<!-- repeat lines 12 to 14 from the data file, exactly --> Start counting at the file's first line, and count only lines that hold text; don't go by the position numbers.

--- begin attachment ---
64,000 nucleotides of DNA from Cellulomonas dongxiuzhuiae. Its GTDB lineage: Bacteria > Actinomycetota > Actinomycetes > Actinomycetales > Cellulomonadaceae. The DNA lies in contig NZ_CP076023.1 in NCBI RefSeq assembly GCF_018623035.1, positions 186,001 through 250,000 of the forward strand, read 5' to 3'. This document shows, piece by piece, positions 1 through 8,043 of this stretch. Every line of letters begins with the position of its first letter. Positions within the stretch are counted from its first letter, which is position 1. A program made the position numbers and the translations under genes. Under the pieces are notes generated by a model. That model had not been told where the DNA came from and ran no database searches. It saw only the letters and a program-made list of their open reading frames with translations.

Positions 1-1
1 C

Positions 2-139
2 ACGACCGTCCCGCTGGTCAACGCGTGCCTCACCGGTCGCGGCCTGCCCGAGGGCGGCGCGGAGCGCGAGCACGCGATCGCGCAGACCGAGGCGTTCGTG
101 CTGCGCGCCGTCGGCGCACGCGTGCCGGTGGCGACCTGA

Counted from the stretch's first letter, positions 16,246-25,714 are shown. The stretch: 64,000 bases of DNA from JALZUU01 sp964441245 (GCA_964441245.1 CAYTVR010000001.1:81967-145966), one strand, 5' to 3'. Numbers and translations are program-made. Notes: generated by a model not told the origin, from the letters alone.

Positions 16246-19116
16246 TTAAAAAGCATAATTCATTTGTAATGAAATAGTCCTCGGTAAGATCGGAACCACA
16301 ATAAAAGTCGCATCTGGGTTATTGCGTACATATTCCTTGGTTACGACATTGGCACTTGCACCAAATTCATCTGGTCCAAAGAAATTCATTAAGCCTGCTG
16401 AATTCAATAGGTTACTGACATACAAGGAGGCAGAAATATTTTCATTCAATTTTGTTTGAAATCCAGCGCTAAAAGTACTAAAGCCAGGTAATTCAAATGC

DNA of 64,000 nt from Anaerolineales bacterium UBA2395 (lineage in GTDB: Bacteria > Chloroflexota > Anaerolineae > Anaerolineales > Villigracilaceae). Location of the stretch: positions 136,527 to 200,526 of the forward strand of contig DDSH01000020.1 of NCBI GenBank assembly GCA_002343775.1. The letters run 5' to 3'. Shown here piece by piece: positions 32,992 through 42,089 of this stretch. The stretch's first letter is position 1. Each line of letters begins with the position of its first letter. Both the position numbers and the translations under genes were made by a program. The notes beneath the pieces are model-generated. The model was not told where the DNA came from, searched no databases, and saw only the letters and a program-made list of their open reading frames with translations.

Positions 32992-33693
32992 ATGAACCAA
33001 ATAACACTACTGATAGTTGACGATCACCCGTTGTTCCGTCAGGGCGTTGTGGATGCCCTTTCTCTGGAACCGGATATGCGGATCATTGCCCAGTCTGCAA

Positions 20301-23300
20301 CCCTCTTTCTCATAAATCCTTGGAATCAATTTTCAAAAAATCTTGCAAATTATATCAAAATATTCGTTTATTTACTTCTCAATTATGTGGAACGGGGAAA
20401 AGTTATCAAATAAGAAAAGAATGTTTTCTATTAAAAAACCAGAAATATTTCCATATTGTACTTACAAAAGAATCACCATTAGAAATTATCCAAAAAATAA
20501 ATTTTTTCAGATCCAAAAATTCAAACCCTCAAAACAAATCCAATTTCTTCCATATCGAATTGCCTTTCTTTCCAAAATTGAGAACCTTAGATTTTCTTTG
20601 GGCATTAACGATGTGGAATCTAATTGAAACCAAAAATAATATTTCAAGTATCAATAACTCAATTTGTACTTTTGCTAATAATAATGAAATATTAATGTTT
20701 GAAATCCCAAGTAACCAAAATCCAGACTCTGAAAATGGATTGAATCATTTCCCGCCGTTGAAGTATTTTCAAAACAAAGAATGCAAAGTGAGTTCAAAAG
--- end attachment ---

DNA of 64,000 nt from Anaerolineales bacterium UBA2395 (lineage in GTDB: Bacteria > Chloroflexota > Anaerolineae > Anaerolineales > Villigracilaceae). Location of the stretch: positions 136,527 to 200,526 of the forward strand of contig DDSH01000020.1 of NCBI GenBank assembly GCA_002343775.1. The letters run 5' to 3'. Shown here piece by piece: positions 32,992 through 42,089 of this stretch. The stretch's first letter is position 1. Each line of letters begins with the position of its first letter. Both the position numbers and the translations under genes were made by a program. The notes beneath the pieces are model-generated. The model was not told where the DNA came from, searched no databases, and saw only the letters and a program-made list of their open reading frames with translations.

Positions 32992-33693
32992 ATGAACCAA